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New to GPS


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I just got a GPS unit, and I think I can use it to mark points and find my way back to them. Is this basically all that I need to know? Or are there other functions I need to learn before hitting the lake?

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"Is that all I need to know" --- now that's a tough question. It would help to know what lake you're going to use it on.

Do not rely soley on your GPS for navigation. It can be a great help, but if you're on some canadian shield lake with lots of islands and bays and not many people around, you better have a good map and a compass and know how to use them too. Or if you're out in the middle of Mille Lacs in the middle of the night, you better know how to find your access point even without the GPS.

Some of the most basic gps functions are marking your access point and fishing locations and navigating between them. You can mark waypoints for your fishing locations after you find them on the water, or you can use maps or software programs to get the coordinates in your GPS before you ever get to the lake.

On bigger lakes with lots of islands and channels you may want to string several waypoints together and make a route.

I frequently use the speed function in my GPS, both for running fast with the big motor and especially for trolling cranks with the kicker motor.

I also use the Bearing and Course functions quite a bit. Bearing tells you the compass heading to get to your destination, and Course tells you the compass heading that you're currently on.

The Distance and Time of Arrival or Time Enroute functions can be interesting but for me are of little or no practical value.

If your GPS has a plotter, learn how to use it because it can be an invaluable tool for fishing, both for trolling and for live bait fishing over structure.

If your GPS has mapping capabilities there are many more things you can do with it.

Hopefully this gives you enough of the basics to get started. Hope this helps and good luck.

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I just bought one in April and have not figured it out completely, but they sure are fun. What did you get?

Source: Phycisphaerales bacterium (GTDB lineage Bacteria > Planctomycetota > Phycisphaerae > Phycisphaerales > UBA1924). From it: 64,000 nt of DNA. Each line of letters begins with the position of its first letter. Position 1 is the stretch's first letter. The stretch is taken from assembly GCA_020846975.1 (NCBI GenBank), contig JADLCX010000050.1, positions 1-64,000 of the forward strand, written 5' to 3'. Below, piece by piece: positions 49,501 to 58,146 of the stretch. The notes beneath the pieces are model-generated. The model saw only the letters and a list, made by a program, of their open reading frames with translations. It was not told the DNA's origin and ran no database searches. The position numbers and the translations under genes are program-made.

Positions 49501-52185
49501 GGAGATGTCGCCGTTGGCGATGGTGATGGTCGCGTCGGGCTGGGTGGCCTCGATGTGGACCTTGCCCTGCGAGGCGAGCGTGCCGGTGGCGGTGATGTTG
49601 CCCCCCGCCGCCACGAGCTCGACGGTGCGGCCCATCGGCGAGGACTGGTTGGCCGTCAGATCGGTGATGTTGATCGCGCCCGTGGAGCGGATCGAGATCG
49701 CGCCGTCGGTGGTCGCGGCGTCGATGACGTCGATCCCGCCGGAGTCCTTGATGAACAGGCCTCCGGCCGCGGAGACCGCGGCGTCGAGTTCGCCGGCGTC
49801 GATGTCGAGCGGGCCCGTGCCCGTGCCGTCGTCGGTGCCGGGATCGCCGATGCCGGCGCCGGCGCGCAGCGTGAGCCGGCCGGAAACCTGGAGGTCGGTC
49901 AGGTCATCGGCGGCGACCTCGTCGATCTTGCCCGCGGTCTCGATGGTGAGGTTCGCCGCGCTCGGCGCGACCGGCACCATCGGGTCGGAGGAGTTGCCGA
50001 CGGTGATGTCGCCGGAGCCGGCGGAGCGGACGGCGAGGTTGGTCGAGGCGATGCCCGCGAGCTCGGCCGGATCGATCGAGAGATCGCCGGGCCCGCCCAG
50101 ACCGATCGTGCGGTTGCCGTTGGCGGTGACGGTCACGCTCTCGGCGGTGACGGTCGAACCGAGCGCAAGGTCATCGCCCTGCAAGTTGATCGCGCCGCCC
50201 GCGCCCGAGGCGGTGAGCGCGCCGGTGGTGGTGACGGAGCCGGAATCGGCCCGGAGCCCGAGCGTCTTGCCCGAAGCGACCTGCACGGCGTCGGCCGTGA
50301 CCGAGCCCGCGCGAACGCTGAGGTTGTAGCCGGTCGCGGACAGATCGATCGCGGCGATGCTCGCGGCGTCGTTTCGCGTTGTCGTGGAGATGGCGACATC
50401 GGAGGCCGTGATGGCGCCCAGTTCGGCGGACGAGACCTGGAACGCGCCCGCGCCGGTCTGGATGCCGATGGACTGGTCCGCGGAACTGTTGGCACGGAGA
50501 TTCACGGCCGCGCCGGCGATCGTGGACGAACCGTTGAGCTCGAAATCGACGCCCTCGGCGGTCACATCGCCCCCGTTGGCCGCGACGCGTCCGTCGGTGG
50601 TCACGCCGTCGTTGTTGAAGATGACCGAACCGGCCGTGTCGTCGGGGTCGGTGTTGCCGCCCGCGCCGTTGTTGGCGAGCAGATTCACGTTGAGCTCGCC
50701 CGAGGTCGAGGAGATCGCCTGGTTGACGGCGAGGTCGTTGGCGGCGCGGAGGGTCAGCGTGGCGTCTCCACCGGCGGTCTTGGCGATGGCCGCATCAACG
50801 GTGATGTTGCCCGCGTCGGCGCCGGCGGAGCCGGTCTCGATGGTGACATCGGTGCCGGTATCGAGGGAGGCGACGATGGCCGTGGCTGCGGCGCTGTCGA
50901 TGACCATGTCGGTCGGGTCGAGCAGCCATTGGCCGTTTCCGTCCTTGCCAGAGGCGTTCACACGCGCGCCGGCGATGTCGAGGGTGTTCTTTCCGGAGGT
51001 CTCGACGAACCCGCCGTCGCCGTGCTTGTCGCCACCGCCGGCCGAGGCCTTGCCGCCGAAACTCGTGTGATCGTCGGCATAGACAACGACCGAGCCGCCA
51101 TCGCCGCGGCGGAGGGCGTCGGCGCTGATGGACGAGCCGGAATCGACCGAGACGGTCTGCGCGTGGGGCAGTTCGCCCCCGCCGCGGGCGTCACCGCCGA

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There is a game called geocaching, which is a relatively fun way to learn how to use a GPS. Look into it. It is very easy to do, and will definitely teach you how to use the machine. If you can find a small ammo can filled with trinkets, hidden under a log in the woods near your home, you'll definitely find your car after being out on the water all day.

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Weezeemn, PerchJerker said it well. GPS has come a long way from the early days. Now GPS comes with WASS technology that is more accurate than ever. Plus many units now have mapping capabilities that give you a picture of were you are in relation to your surroundings. On my boat I have a mounted GPS mapping unit that runs MMC/SD chips, a backup handheld GPS, and a compass. I fish Big water often and never want to be lost out there.
I was on Mille Lacs a couple weeks ago and the fog was so thick you couldn't see more than 20 feet in front of you. Without GPS I would have never been able to find my way to my spots let alone get back to the launch.

I recommend you read as much as you can about it and become familiar with all of your features. Going to a GPS coordinate is only one of the many benifits GPS is capable of.

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Hopefully you unit has a video instruction tape you can buy to go with it. A couple hours playing with it while watching the video will really help.

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My advise to you is take a kid along with you and let them run it. ha! Mine are so much better at computer- electronic devices etc. than I am. Takes me longer to get the hang of them, but they are sure amazing tools.

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Thanks all. My first use of the unit, (a Garmin GPS 72; okay features, not much memory,) should be pretty easy. We'll be on Sand Lake, near Winnie and Bowstring, and I have the lake map. Not real big, no multiple islands and channels, but there are humps and points I'd like to be able to mark. In particular, there are a couple of L-shaped bars that could be productive if I can find my way to and around them. Multiple waypoints, create a route or whatever. I'm just looking forward to being able to find my way back to structure I've found.

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Hey weezeemn, I have a cabin near Sand Lake (a little north of Lake Jessee). Always wanted to fish Sand, just haven't made it over there yet.

When you find those humps and points, you don't have to instantly mark the top of them. Instead, use your motor and your electronics and try to find significant features like the tips and inside turns of those "L" shaped barspoints, or sharp breaks or big boulders, or other features on the structures. Try to put your waypoints right on top of those features.

If you want to troll a breakline you can use your gps to mark several spots along it - for instance, if you find a weedline at 15 feet and want to troll that, put several waypoints along it. Then connect them in a route, or even better, use your plotter if you have one (I don't know if your unit has a plotter or not, but they're awesome for trolling or for fishing over midlake humps).

One more idea, every time you catch a fish or especially a nice fish, mark a waypoint. Sometimes those waypoints will start to stack up on top of each other, which can really identify a good spot. This applies to trolling and to fishing midlake humps.

Hope this helps. Have a great trip.

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